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Hit the road, explore our National Parks

Picture of Ty Stockton
-By Ty Stockton

Don’t spend your family vacation hermetically sealed in some fancy mega-hotel somewhere. Instead, stretch your legs – and your horizons – with a road trip encompassing several of our national parks.

You can plan out your own route to one or more of the parks, or you can visit the National Park Service’s website for pre-planned itineraries. Either way, this is a great year to see as many parks as you can, because this year marks the 100th anniversary of the National Park Service.

If you want to visit more than a few national parks, you’re going to have to step outside the borders of Wyoming. Though our state is home to the world’s first National Park ( Yellowstone was established in 1872 – 44 years before the National Park Service, actually), the only other national park in Wyoming is Grand Teton National Park.

These are great destinations, though, and if you’re planning a road trip, you could do worse than to include them in the route.

If you’re up for a bit more adventure, consider the Yellowstone Bandlands Road Trip, as outlined by the National Parks Service on its trip planning website at us-parks. com/road-trip.html. This route will take you through Rocky Mountain National Park in northern Colorado; Dinosaur National Monument in western Colorado and eastern Utah; Grand Teton and Yellowstone parks, and Bighorn National Forest in Wyoming; and Custer State Park, Badlands National Park and Wind Cave National Park in western South Dakota.

This is a pretty ambitious trip; according to MapQuest.com, it’s a 1,880-mile route. You could probably shorten it some and still see all the sights, or you could extend it quite a bit if you want to take a side trip to Devil’s Tower National Monument. Hey, it’s your road trip – go wherever you want!

The Yellowstone and Arches Road Trip is a bit shorter. After visiting Grand Teton and Yellowstone, swing into Idaho to see Craters of the Moon National Monument and Preserve. Head south from there into Utah, and pick up Canyonlands National Park, Arches National Park, and then up to the Colorado/Utah state line to see Dinosaur National Monument. If you complete the circuit by heading all the way back up to Jackson, Wyoming, you’ll have covered about 1,350 miles.

There are other suggested routes that are shorter yet – consider the Theodore Roosevelt and Black Hills Road Trip that covers Badlands and Wind Cave national parks and Custer State Park in South Dakota; Theodore Roosevelt National Park in North Dakota; and Bighorn National Forest in Wyoming.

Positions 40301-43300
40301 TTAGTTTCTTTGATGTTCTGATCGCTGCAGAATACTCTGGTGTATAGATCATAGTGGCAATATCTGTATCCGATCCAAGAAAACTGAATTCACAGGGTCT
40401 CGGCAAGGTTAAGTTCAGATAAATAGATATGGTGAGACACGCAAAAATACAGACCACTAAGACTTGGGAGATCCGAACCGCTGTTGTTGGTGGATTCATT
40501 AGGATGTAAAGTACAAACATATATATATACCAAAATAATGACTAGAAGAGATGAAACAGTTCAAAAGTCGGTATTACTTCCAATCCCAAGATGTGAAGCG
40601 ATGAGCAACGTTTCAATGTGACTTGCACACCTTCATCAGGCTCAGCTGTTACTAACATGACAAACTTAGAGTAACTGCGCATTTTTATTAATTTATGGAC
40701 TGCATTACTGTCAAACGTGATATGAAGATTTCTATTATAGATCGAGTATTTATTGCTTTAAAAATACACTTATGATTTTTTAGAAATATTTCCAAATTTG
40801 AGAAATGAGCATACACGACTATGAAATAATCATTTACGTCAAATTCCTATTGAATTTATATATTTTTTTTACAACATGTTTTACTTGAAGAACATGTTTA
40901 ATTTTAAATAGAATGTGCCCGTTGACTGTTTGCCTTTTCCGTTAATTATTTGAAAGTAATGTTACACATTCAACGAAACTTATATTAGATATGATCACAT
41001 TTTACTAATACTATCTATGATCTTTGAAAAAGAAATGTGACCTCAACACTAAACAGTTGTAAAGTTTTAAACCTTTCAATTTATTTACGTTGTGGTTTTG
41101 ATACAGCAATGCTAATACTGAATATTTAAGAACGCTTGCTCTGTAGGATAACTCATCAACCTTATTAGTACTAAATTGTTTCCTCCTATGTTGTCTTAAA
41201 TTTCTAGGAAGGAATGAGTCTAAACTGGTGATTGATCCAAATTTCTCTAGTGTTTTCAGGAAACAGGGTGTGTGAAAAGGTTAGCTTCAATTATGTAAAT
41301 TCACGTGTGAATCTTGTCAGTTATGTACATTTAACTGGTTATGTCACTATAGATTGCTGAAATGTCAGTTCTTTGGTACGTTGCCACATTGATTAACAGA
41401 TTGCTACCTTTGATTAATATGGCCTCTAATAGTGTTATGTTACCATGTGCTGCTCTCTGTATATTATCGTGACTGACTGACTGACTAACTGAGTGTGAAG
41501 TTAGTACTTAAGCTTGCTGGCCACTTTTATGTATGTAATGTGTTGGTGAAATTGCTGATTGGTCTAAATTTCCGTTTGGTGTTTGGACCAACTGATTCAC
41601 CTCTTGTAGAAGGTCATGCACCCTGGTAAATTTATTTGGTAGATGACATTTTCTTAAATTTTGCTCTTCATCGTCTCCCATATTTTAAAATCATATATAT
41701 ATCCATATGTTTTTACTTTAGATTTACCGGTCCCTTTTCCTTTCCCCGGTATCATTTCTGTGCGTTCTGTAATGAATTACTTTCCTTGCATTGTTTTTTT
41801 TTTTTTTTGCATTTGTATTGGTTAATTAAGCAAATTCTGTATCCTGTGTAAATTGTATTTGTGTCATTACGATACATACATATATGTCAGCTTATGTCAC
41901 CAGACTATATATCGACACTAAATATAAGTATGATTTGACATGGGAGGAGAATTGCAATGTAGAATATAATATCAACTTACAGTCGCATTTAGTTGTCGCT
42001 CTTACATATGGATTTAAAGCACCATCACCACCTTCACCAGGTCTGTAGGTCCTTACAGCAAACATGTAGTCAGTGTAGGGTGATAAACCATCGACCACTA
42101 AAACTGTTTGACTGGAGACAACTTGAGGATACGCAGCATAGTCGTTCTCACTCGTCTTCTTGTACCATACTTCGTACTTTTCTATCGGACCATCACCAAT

There also are much longer routes, like the Olympic and Yellowstone Road Trip, which goes from Yellowstone up to Glacier National Park in Montana; Mount Ranier, North Cascades and Olympic national parks in Washington; Crater Lake National Park in Oregon; and Craters of the Moon in Idaho, along with several national forests along the way. This one might take up most of the summer to do right.

No matter which route you plan to drive, be sure to take advantage of the National Park Service’s discounted multi-park passes. An Interagency Annual Pass is $80, and it’s valid in all national parks for one year through the month of purchase. It allows the pass holder and three additional people access to the parks.

If you or someone in your party is a member of the U.S. Military, you can get an Interagency Annual pass for free. Likewise, 4th-graders are admitted at no charge to all national parks – this pass is good during the child’s 4th-grade year and the following summer.

Seniors can get a hefty discount, as well. Citizens who are 62 years old or older qualify for a Lifetime Interagency Senior Pass, which is $10 and is valid for the rest of the pass holder’s life.

If you’re only planning to hit one park on your trip, or one park each month through the summer, you might plan your trips for the 16th day of the month. During this 100-year anniversary of the National Park Service, entry to all parks is free on the 16th day of each month.

Be sure to check out the National Park Service’s website at nps.gov as you plan your trip – there are other discounts available, as well as plenty of tips about what to see, where to stay, and what to do along the way.

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